I have heard somewhere before that every single person should try volunteering at least once in their lifetime, to know what it feels to help without expecting anything in return especially when its for a good cause.
Me and Monika, we both share big love for animals and nature, so when I came across Elephant Nature Park’s website and found out about their activity in trying to save and look after abused elephants in Thailand, I instantly new that this was an experience I needed in my life. It didn’t take long for us to start saving and plan our visit to Thailand, which later on turned out into almost 3 months backpacking trip around South East Asia!
Of all the elephant parks in Thailand we could have gone to, THIS was the only one we felt confident about — we knew our time and money would do good here. Make sure you research any sanctuary and its activity before making the final decision as there are many fraud and cover up activities that do not care about animal well-being and are another horrible money orientated tourist trap.
One week of volunteering costs 12,000 baht (about £275 GBP in 2017). This includes transport to/from the park (from Chiang Mai), your accommodation, and all your meals for the entire week. You’ll also get a volunteer t-shirt on your first day.
The rest of the info and answers to all your questions you can find on their official website!
Most of the people perhaps never even thought that elephants lately are already on the lists between endangered species in Africa as well as Asia. As a matter of a fact, elephant as an animal is being glorified and adored by the local people all around Asia, especially Thailand. Wherever you will go you will find the decorations or souvenirs of elephants as it is believed to be a lucky charm. Paradoxically, it is also the most exploited and tortured animal at the same time, especially in the sector of tourism. All of these, currently 71, amazing giants living here have been rescued from tourism, illegal logging, circus, street begging and each comes from the different background with it’s own story.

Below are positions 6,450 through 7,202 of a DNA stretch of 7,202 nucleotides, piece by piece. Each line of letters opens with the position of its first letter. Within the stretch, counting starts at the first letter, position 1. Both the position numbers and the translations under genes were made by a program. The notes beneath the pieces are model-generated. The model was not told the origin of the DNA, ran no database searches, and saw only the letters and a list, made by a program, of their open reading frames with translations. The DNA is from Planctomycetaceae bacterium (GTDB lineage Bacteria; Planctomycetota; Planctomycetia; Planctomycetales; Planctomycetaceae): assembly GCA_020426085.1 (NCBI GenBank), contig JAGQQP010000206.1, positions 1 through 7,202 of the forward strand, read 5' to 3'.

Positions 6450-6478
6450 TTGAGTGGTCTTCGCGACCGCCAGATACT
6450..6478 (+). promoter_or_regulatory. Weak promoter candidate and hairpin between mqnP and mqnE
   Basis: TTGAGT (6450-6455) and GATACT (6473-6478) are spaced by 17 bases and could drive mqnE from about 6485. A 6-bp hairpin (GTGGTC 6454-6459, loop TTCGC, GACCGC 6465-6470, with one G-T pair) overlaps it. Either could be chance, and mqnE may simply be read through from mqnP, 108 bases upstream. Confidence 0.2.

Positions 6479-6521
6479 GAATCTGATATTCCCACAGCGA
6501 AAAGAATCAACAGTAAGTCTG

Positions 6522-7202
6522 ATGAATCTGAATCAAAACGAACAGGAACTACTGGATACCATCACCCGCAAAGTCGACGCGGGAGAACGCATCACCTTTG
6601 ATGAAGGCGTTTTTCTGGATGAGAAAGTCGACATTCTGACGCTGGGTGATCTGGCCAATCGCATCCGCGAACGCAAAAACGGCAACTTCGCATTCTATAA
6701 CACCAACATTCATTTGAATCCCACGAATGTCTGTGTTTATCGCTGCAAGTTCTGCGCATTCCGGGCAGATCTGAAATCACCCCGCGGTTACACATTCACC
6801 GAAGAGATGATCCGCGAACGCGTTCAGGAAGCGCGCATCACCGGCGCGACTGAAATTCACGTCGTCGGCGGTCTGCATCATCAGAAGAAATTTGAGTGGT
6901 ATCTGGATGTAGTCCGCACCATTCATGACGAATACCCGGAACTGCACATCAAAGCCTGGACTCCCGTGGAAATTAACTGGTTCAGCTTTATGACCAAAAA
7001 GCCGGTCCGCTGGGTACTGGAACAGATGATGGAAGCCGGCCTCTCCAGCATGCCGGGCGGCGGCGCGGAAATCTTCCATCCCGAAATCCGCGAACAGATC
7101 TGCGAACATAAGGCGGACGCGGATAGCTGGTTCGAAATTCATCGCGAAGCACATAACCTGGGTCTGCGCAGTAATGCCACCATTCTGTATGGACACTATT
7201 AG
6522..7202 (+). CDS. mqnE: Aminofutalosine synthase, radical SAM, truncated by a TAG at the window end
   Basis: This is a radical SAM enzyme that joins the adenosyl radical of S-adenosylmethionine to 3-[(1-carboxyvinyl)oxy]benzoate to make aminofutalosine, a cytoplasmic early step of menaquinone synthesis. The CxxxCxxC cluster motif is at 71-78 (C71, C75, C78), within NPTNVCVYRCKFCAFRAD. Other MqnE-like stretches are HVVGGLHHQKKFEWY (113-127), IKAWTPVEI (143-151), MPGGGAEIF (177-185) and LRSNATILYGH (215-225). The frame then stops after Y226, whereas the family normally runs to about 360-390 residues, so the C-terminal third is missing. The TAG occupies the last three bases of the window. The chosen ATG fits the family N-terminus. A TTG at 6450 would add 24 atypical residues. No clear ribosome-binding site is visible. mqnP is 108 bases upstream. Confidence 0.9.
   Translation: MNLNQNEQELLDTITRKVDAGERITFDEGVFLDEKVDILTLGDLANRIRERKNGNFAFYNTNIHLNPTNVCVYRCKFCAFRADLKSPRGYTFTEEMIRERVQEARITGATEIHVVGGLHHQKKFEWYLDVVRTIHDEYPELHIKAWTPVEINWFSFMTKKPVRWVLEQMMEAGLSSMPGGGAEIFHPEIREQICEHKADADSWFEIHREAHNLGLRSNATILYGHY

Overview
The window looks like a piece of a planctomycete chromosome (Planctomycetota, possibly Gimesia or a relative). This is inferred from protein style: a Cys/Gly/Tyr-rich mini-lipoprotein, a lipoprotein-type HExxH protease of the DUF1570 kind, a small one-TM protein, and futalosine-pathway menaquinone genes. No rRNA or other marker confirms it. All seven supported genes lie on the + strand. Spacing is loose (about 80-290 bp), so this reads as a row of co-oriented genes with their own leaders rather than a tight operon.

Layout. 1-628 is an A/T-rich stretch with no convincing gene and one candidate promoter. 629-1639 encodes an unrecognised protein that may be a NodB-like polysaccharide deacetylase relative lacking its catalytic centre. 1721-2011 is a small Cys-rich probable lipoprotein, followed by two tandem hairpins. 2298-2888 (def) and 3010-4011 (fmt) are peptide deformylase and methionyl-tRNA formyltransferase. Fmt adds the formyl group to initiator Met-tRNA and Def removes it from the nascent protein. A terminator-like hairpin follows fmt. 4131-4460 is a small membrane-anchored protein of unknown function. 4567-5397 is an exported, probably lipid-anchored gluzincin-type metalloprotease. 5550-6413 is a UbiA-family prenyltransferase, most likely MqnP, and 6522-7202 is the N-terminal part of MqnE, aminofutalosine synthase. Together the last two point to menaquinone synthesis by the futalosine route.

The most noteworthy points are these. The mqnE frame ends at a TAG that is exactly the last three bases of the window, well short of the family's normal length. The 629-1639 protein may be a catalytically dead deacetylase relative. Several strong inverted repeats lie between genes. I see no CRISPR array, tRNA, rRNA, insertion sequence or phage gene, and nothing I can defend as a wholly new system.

Eighty percent of the elephants coming to the park are already blind or half-blind. This is the main consequence of circus lights or mahouts, beating elephants with the hooks in order to control it.
Our experience and first impressions started on the way to Chiang Mai as we have been shown a documentary about the intelligence of an elephant as well as been taught how to approach this giant and treat it with the biggest respect.
Once you are settled down in Elephant Nature Park, your day starts very early, around 6 am. It may sound challenging to be up at this time, but now you have to keep up with the daily regime your new big buddies are practicing. And no, you don’t really need to set an alarm – the pleasant sounds of the elephants trumpeting outside your bungalows followed by low vibrations will wake you up.
All the volunteers are divided into groups to visit the shelters where elephants stay overnight. Other daily tasks include walking with elephants, washing up, chopping the watermelons, bananas, pumpkins and other snacks as well as unloading the trucks to prepare food.
Be ready to roll up your sleeves and clean up the biggest piles of what the giants have done throughout the night.
One of the biggest highlights of this experience was elephants daily bath time by the river side.
Working as an elephant keeper (mahout) is not certainly respected in the local culture and doesn’t have a high reputation. In order to change the perception and point of view, Elephant Nature Park puts an effort to educate people and build a better image about this position.
The whole family of a mahout can be hired to work at the park regarding their own capabilities and wishes. Besides that, the children of these families receive all the support needed to attend the local schools and get educated. So far, this community seems to be expanding a lot recently.
Elephant has to go through a series of horrendous tortures in order to become a fun thing for a ride or get a round of applause for some tricks at the silly circus show.
Whenever you take a ride, an elephant has to carry the chair that weighs around 80 kg itself apart from yourself, another person and its keeper.
It’s good to know that all the baby elephants that have been born here will never experience such an awful things, they won’t be forced to work and will never have their spirit broken.
Unfortunately, not everyone gets along so easily, after being through so many emotional meltdowns, some of the elephants resist getting over their past and they don’t fit in.
Enjoying the most delicious vegan food, and the view, of course! You can have a peek to the pictures and read all the stories while sitting at the lounge and having your afternoon coffee.
On our last day, we’ve been delighted to meet Sangduen “Lek” Chailert, the founder of Elephant Nature Park and take part in the discussions, watch a very dramatic documentary as well as hear her brilliant speech. Chailert has devoted her life to the conservation of this endangered species and is better known as an Elephant Whisperer.
We both feel completely blessed with this rare opportunity and it’s definitely not the last one.